So many of our cultural references point us toward effort and the importance of winning. “No pain, no gain,” “it’s a dog eat dog world,” “get ahead or you’ll get left behind” are all ways that we convince ourselves that success is proportionate to the amount of effort we give, and in no way related to patient acceptance of where we are at. We are not often encouraged to let go into our foundation of strength and be open to whatever experience we are having in the present moment while we patiently wait for the next experience to present itself. Muscling through an asana like Revolved Side-Angle pose can be a risky lesson in pushing ourselves into injury and perpetuating imbalance. Just as in life, if we approach Parvritta Parsvakonasana with a sense of balanced strength and openness to the present experience, we may find a world of delightful unfolding waiting for us.
Parvritta Parsvakonasana requires a commitment of strength to maintain the basic structure of the pose. The deep hip flexors (psoas, pectineus, and the anterior adductors) of the front leg work to create balance, stability, and core strength in the pose, as does the gluteus maximus on the back leg. In order to find the most freedom and spinal rotation in this pose, you have to powerfully engage the supportive muscles of the legs and deep core. Too often, practitioners will place their focus on the rotation of the spine at the shoulder girdle and allow the strength of the core and the support of the legs to go lax in order to achieve a greater amount of twist.
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The torso is rotated by the superficial abdominal muscles that angle across the abdomen, muscles which are often overlooked in all deep twisting postures, and compensated by the less supportive muscles of the shoulder and upper arm. These muscles are easily overworked (or excessively torqued) in order to achieve a look of deep twisting, but in actuality this is the location of refinement and grace. When we can depend on the strength and stability of our core to maintain our balance and initiate the revolution, we do not have to overwork the deltoids, pectoralis major or biceps brachii to deeply lever the force of the twist, and instead we can open into the length and rotation that are an outgrowth of awareness and surrender.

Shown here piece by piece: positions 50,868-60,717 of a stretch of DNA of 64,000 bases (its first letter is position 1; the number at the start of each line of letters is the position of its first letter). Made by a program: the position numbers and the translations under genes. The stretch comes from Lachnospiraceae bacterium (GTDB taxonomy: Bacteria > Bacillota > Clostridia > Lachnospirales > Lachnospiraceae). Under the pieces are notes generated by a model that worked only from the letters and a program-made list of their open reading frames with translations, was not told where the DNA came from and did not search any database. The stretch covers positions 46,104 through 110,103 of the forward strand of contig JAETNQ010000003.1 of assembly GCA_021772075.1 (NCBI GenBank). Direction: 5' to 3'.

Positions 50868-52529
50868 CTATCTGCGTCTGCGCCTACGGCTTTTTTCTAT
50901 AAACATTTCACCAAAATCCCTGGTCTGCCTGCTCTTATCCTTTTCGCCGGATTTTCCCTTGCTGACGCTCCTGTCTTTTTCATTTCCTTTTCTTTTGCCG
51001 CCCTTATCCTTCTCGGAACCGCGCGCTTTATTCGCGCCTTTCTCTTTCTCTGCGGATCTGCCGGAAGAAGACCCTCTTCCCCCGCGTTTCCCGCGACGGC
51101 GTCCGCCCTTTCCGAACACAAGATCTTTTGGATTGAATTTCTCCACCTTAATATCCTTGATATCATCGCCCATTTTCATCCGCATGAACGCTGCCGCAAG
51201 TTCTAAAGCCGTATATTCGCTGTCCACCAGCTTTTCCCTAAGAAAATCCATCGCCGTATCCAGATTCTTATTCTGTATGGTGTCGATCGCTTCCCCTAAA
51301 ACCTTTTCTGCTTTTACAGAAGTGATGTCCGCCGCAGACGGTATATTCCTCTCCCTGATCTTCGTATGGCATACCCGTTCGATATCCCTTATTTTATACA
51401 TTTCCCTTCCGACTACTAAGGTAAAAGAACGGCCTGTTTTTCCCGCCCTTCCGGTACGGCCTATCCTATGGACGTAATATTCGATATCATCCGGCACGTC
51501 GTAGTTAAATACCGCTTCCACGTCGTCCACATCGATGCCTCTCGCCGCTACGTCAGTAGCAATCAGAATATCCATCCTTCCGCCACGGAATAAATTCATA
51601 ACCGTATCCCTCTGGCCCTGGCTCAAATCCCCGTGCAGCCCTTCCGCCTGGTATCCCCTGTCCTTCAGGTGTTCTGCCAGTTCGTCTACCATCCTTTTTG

Surrender doesn’t equate with weakness. At moments in our life, surrender requires the most strength of all. When we trust in the deep strength within us, and choose to act from this space, then the “fights,” or difficulties of life are enveloped with a deep sense of ease and space. When an opportunity for revolution arises, a deep exploration of an asana like Parvritta Parsvakonasana can prepare us to root deeply into our strong, balanced essence, and open to the movement back to the source instead of away from the point of initiation.
Approaching our revolutions in this way, with a heart of trust and acceptance, will lead us to growth and expansion. It will cycle us back to the core of strength and stability within in a way that will allow us to stop the destructive, repetitive cycles of fighting our way through our experiences. In yoga, all experiences are full of purpose and potential to turn toward the unwavering, constant source within each and every one of us. Approach Parvritta Parsvakonasana in this way, and you may find that you no longer have to push or force your way into this twist, and can instead, open to it’s beauty and to the fluidity of the breath to guide you deeper into your source.